When reggae's most famous tour, Sunsplash, stopped at Seattle's Paramount Theatre in 1991, the full house had come for something more than just a good show—they came for a royal proclamation. The legendary Dennis Brown, Bob Marley's favorite singer, was being crowned the "Prince of Reggae." The quiet and humble Brown seemed embarrassed by the fanfare, which was basically a publicity stunt that occurred in every city on the Sunsplash tour that year. As history stands, however, the title was apt, and is still used today when referencing the illustrious vocalist.

When he died in 1999, Dennis Emanuel Brown had so many albums (between 70 and 100; even he wasn't sure) and spanned so many styles, from roots to lovers rock to dancehall, that it's nigh impossible to summarize his 30-plus-year career. But Dennis—with its tellingly frank title—perhaps comes closest, a superb album of deep, '70s-style roots reggae produced by the underappreciated Niney the Observer. A slew of seasoned session players rounds out the sound, including George "Fully" Fullwood, Tony Chinn, Earl "Chinna" Smith, and Leroy "Horsemouth" Wallace. These musicians were a highly respected crew, playing on many of the best reggae albums ever made.

From the first notes of album opener "Africa," Brown's soaring, crystal-clear vocals and mystical lyrics are captivating; the song features the quintessential reggae skank that was dominant during the '70s. The guitar intro on "No More Will I Roam" is often sampled and the song is still being redone today, while "Blood Sun" is a departure, featuring an up-tempo, almost rock-steady beat. The A-side is highlighted by "Tribulation," with the slow tempo and heavy bass line that marks a "ruff tune," or heavy hitter, followed by "Run Too Late," with an extra friendly dubwise intro that rolls into the best chorus on the album.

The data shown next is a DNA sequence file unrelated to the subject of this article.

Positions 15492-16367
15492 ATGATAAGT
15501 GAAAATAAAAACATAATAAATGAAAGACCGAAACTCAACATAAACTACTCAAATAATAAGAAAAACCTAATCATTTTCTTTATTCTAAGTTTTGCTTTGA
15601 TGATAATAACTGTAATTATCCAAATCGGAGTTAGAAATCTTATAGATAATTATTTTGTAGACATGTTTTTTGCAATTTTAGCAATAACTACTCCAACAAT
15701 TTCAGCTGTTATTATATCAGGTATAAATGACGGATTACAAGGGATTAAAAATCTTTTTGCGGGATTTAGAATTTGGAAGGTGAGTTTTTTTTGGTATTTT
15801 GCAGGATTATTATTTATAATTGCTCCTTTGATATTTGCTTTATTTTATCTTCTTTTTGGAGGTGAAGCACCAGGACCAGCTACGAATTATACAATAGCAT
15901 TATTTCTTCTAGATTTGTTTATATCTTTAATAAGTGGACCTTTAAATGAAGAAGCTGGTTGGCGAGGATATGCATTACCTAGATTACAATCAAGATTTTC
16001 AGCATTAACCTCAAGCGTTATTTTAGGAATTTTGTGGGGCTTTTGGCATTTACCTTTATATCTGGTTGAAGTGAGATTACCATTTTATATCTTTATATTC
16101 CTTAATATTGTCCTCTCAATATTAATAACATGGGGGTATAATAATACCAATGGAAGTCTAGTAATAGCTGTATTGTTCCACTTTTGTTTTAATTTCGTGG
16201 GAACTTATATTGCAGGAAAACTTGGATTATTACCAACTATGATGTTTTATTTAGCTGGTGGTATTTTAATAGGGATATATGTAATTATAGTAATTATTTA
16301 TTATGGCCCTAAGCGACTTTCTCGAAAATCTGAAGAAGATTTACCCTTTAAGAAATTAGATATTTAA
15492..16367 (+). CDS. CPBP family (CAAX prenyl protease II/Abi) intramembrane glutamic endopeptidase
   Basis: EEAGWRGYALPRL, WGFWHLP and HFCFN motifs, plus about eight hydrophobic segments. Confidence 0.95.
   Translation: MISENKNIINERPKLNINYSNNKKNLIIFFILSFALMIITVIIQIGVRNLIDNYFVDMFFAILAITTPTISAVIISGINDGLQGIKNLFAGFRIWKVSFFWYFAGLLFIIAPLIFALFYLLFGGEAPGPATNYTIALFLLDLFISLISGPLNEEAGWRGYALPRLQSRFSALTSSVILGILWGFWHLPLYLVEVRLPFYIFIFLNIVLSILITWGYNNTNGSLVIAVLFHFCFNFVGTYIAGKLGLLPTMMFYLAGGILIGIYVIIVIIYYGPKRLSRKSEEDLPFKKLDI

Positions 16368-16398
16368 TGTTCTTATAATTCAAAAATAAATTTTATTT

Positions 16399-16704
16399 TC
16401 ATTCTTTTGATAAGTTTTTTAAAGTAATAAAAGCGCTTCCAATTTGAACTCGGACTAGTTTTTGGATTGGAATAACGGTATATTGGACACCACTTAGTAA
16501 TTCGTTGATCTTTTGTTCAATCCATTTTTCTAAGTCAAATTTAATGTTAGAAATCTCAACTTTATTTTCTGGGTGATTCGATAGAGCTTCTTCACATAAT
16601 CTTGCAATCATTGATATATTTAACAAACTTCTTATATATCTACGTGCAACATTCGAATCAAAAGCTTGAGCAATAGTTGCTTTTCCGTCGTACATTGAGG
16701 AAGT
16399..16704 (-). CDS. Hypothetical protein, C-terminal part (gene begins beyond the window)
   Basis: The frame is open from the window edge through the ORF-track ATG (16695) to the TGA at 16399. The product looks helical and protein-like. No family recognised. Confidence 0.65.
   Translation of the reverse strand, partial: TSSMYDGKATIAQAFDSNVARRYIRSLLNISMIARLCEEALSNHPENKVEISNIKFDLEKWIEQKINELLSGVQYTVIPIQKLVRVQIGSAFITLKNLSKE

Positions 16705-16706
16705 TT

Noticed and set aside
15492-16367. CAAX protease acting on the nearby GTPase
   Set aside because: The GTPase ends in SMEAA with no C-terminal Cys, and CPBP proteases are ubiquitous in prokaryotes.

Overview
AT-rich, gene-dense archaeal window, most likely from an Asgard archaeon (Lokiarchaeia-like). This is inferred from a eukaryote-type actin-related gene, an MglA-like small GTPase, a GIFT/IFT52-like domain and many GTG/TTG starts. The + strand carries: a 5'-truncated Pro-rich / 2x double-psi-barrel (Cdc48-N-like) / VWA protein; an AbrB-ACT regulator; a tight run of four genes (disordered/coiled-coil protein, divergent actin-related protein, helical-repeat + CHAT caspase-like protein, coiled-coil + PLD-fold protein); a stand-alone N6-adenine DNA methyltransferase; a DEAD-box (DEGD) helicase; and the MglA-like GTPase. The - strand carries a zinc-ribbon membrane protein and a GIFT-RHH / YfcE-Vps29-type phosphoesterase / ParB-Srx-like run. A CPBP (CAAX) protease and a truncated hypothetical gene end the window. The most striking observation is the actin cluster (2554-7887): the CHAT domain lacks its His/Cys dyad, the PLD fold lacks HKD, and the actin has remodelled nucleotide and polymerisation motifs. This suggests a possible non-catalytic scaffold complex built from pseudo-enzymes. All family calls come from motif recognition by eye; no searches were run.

The B-side starts with two lovers tunes, a cover of John Holt's "Only a Smile" followed by Ken Boothe's "Silver Words." Slow, sensual, and riding a mellow groove, these songs highlight the softer side of Brown's vocals and show why he sold so many lovers rock records in the '80s.

The album ends with a trio of tunes all done in the '70s roots-reggae style of the A-side. "Funny Feeling" is the first track to feature a strong horn presence and a funky keyboard sound—a fun and lighthearted vocal on this one, and a catchy chorus. "Go Now" has that perfect guitar tone that this ear always associates with roots reggae when heard in other forms of music—a perfect skank! "Shame" rounds out the B-side of this great album in an up-tempo fashion, the beat riding a quick tempo, the vocal flowing nice and slow.

Only one among literally countless albums, Dennis is a reggae classic. It's shocking that it's not widely known, but not as shocking as how tragically unknown Brown is himself.